pasta

When it’s time to cook and you want to eat well — or perhaps impress someone you’re interested in with your culinary flair — you can do much better than simple mac ‘n’ cheese from a box (as tasty as that can be). The world of pasta is brimming over with delicious sauces and all manner of pasta noodles. While you might be thinking pasta is just pasta and it really doesn’t matter what shape it comes in, it actually does.

A little noodle knowledge (even for lazy blokes who don’t like to exert too much energy in the kitchen) can go a long way toward making your carb-loaded snacks a hell of a lot more interesting. Here are eight types of pasta noodle you may or may not be familiar with, and a few things you can pair them with. While this list by no means covers the entire field, it should give you a little insight into what’s out there, and help develop your Italian kitchen cred.

Acini di Pepe

Acini di Pepe are little couscous-sized — but not actual couscous — pasta balls that go incredibly well with soups and salads. Great for a break from traditional spaghetti, and perfect for quick-fix meals with broth and veggies — or else cooked and mixed into cold salads.

Campanelle

Campanelle, which look like cone-shaped bells, bring a playful take to the standard pasta silhouette. These medium-sized, swirly pasta nuggets match up perfectly with thicker sauces — think thick béchamel and chunky tomato — and various meat combinations. This type of noodle can add some flash to whatever protein choice or sauce you pair it with.

Casarecce

When you really want to dig into some thick and rich pesto or ragù, or perhaps a casserole, casarecce is the flour-based workhouse — completely vegetarian, no horse meat added — you’ll want to bring to the dinner table. Casarecce, with their basic stretched-out shapes and their literal twists, soak gooey, tasty sauces up like little pasta superheroes.

Fregola

Fregola pasta, with its North African influence, is another entry on our list that looks like couscous, although it’s not a specific grain like couscous. Fregola are made with semolina flour. These round, toasted Sardinian pasta orbs fit beautifully with seafood — especially clams. They also do well with lighter tomato sauces and roasted vegetables, like asparagus, onions, tomatoes, or zucchini, and with fresh salads as well.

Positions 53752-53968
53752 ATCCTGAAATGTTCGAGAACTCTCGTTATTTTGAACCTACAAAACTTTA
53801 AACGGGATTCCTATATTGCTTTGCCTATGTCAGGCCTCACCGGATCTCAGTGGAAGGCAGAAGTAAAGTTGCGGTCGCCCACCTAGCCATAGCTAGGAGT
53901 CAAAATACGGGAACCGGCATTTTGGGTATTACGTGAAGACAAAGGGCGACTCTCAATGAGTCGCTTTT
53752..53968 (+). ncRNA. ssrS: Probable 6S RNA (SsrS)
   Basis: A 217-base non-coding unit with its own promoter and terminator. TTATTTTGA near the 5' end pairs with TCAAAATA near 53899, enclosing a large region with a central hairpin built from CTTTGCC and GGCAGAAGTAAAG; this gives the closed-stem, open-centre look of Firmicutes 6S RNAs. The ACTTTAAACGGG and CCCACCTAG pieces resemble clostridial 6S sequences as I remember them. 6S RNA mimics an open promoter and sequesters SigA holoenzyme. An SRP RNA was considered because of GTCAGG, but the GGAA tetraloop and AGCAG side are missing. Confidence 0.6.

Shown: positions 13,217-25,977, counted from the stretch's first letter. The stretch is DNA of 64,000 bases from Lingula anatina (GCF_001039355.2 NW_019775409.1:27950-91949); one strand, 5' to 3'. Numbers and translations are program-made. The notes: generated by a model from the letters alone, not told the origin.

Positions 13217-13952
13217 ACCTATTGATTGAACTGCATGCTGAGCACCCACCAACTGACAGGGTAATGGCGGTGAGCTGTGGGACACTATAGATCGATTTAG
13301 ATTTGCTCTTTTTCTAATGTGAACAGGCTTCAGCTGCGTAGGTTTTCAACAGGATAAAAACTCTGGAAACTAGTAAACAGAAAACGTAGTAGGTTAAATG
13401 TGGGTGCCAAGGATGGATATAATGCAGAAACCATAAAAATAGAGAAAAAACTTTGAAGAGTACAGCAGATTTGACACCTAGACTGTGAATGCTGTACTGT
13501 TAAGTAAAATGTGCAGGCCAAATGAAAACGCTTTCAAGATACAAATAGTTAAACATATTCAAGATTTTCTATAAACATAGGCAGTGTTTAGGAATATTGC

Gnocchi

If you want to fill up fast, gnocchi are just the noddle for you. More like a dumpling than a traditional Italian pasta noodle, these doughy bites of goodness can be made out of flour, eggs, or potatoes. Match them with a bit of butter, some grated cheese, or a pesto sauce to highlight the natural gnocchi flavors.

Lumache

Lumache are for people who want to pretend they’re eating snails, but don’t want to deal with all of the actual protein ooze used-to-be-living snails produce. This snail-shaped pasta pairs amazingly well with cheese, cream, and thicker meat sauces, as they act like little scoops for all of the ingredients and zest.

Manicotti

Manicotti are God’s gift to pasta lovers. These massive pasta tubes are just begging to be stuffed with ricotta cheese and ground meat. Once they’ve been filled, baked and smothered with a tangy Italian béchamel sauce, you’ll get to bite into one. And then you and your friends will be in pasta heaven.

Mostaccioli

Mostaccioli, which is also referred to as penne lisce, is a tube–shaped pasta (not nearly as large as manicotti) that can do wonders for baked casseroles. Add simple but quality ingredients like ground beef, chopped onion, and mozzarella or Parmesan cheese, and bam! You’re now a master casserole chef. Penne lisce (mostaccioli) are different from penne rigate in that rigate have ridges, while the mostaccioli are as smooth as a baby’s powdered bottom.